Robert J. Carson (Bob) is a well-respected attorney, born and raised in Havre de Grace, MD. If you’ve only known him through his legal profession, I think you’ll enjoy the stories he shares in this podcast.
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We all share them. We text, chat, lean in and share with a friend. We hug and whisper in their ear. We send a note – even write a book. We remember evenings by a campfire and Sunday family dinners. We all love stories.
A Community is made up of individuals whose stories create the fabric – the very culture – of the community. As baby boomers age, they will take with them not only their parents’ and grandparents’ stories, but their very own. They have experienced a lifestyle that will most likely be ‘only stories’ to their children. They lived before ‘smart’ phones, before computers, some before television. Historically, they remember their parents talking about the depression and the world wars (I and II). They most likely have their own memories of Korea, Viet Nam and Iraq!
But they also remember some of the ‘finer’ (ahem) things in life: outhouses, party lines on their phones, mimeographs and more. Many can tell you their reactions to the first microwave oven that they saw. I personally remember my last two years of high school when girls played half-court basketball with a roving guard and a roving forward, and my senior year we were finally allowed to play full-court! Significant? You bet! They actually believed we couldn’t run full-court for an entire game! geesh…. Here’s a sampling… a little long… but you get the idea!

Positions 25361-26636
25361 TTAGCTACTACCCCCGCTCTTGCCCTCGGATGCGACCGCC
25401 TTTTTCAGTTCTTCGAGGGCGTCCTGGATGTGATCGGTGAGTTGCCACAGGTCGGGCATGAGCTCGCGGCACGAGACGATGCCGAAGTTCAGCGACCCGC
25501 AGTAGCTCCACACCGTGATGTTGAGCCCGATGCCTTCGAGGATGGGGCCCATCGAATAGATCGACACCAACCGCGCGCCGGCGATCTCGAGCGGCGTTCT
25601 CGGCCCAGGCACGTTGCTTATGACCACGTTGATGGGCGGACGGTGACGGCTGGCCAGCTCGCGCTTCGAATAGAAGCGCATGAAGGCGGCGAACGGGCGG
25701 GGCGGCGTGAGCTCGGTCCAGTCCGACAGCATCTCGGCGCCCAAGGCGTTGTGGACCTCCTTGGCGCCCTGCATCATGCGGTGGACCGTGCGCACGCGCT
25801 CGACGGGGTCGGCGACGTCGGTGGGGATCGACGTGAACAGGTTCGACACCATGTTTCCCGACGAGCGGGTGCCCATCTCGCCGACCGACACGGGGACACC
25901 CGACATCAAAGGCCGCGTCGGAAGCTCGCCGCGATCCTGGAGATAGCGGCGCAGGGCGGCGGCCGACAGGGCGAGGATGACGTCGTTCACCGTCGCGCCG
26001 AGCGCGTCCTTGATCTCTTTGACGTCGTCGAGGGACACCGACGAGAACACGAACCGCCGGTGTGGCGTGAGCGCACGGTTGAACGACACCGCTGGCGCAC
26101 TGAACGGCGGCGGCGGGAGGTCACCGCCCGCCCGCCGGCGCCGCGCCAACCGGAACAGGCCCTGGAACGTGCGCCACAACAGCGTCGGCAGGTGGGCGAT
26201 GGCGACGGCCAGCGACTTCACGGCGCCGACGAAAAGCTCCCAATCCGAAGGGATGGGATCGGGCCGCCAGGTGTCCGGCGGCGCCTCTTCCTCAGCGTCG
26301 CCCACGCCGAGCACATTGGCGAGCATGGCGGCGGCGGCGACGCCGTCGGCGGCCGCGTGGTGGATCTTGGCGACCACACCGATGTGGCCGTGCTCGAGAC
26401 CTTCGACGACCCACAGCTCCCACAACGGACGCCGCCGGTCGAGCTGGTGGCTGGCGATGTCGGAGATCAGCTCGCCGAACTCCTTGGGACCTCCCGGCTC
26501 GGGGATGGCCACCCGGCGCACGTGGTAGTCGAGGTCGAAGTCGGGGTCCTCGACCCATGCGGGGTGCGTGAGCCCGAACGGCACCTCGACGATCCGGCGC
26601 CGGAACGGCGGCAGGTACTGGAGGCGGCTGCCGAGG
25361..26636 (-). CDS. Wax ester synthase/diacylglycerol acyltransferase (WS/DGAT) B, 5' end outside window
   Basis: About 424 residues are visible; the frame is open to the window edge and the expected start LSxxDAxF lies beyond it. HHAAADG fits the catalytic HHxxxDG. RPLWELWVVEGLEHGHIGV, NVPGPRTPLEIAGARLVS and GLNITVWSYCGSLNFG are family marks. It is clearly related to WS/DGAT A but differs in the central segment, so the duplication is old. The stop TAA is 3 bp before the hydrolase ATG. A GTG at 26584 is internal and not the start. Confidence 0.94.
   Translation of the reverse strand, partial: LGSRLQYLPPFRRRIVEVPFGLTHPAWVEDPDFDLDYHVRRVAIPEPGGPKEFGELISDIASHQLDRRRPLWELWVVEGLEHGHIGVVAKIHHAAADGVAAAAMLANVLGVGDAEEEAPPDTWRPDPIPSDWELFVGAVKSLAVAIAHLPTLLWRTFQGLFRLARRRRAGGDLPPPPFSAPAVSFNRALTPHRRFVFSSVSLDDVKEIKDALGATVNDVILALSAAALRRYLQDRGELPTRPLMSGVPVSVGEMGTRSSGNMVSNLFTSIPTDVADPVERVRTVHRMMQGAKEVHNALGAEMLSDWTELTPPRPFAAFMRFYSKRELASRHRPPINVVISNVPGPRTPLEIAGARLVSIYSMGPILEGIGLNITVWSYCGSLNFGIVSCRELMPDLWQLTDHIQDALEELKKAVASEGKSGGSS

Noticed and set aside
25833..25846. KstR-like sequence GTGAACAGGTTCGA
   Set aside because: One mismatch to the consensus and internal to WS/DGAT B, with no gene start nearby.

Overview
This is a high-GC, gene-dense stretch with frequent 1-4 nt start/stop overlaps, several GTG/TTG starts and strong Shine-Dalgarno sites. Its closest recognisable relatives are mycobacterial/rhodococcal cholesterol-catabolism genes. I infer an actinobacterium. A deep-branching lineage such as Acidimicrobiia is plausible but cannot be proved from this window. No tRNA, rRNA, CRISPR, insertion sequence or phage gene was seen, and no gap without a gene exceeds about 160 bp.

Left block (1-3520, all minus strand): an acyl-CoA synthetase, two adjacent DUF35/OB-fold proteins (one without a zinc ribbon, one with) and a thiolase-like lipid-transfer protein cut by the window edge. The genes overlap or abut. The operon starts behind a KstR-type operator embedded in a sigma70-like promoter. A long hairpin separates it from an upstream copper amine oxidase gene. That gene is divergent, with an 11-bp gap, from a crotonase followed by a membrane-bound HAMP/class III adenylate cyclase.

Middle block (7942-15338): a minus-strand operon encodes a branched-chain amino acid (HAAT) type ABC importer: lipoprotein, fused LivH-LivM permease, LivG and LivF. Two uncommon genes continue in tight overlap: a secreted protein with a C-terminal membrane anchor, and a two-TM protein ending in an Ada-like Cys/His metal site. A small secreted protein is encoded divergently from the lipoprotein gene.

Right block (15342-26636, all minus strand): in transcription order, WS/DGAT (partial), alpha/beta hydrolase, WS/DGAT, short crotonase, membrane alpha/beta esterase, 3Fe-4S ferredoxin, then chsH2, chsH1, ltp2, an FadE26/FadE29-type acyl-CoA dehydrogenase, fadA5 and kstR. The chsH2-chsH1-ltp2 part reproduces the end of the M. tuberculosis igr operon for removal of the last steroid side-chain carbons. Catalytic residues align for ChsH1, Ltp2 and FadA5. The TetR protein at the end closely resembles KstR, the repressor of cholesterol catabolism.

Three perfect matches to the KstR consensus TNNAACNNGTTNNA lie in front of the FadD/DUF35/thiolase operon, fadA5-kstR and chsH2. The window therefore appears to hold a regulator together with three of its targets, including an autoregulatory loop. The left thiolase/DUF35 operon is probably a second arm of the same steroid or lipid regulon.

These stories are important.
Though many people are gathering the historical facts and data, I love the stories. Stories add the relationship between history and our lives and culture. How we heard the stories often affected our own life paths. Stories inspire and encourage us! Stories can help us deal with our own fears as well. Our stories actually give us a sense of community!
This site is about these stories – the community stories of Havre de Grace – yours and mine, new residents, visitors and several generation families. Together we create the fine tapestry we call community. Some will disagree with others, but if we listen closely, we’ll learn that in our perceived differences, we are often much more alike! Most importantly, let us enjoy and appreciate the weaving of our stories.